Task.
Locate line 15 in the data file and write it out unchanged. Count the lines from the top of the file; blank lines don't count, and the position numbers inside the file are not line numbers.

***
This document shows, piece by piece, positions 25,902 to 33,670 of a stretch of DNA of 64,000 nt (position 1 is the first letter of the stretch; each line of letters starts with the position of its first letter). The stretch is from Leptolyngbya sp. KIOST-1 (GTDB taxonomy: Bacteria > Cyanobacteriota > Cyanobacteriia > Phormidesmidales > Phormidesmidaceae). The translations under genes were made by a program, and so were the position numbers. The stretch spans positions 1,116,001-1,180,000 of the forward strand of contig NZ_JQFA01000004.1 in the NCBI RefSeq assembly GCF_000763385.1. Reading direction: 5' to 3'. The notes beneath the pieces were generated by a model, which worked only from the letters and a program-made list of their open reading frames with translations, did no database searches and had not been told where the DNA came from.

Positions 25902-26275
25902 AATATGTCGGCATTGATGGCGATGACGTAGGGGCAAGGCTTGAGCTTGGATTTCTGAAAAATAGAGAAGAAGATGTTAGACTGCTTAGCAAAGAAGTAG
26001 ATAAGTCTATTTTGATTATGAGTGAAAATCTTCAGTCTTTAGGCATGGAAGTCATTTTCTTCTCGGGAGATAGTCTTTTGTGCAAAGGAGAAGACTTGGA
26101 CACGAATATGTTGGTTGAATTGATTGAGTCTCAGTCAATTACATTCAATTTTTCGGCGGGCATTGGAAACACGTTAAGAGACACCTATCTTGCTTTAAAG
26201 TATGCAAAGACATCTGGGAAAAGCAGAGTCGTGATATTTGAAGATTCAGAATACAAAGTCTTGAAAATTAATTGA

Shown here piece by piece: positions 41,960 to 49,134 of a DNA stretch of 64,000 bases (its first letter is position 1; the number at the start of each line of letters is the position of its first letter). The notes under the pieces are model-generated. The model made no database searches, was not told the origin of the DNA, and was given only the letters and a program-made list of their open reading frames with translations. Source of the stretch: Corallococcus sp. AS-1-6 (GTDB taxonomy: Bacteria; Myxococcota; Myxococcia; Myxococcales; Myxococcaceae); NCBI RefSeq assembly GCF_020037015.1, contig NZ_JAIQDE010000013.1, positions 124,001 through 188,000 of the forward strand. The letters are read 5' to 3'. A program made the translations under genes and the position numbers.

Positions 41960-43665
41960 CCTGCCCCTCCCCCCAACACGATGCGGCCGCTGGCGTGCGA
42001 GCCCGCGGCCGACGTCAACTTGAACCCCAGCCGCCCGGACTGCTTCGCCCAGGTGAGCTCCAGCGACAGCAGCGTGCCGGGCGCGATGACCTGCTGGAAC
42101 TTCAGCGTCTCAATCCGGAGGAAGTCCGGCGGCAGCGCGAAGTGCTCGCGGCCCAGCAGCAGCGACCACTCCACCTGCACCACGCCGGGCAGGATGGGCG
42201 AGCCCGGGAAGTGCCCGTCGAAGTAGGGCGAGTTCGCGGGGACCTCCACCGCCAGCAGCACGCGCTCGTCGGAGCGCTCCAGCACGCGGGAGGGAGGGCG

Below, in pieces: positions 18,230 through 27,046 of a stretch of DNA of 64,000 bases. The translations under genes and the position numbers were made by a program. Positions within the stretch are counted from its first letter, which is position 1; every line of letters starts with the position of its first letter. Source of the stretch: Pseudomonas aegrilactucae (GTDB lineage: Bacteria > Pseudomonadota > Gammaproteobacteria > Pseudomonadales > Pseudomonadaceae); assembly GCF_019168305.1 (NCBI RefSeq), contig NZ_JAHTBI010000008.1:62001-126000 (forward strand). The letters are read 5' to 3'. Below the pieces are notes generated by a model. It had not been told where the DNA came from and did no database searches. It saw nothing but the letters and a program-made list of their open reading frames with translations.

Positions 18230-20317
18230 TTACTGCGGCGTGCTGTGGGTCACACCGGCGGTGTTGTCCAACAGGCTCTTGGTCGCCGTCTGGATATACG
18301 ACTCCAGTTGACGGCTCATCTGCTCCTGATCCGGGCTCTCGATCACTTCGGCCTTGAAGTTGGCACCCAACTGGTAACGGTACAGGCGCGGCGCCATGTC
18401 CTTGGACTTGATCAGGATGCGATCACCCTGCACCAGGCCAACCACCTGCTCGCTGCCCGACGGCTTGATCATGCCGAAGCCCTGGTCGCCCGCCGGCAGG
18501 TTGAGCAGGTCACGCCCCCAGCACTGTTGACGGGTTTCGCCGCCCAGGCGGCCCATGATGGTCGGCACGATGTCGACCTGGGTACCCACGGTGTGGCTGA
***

18230 TTACTGCGGCGTGCTGTGGGTCACACCGGCGGTGTTGTCCAACAGGCTCTTGGTCGCCGTCTGGATATACG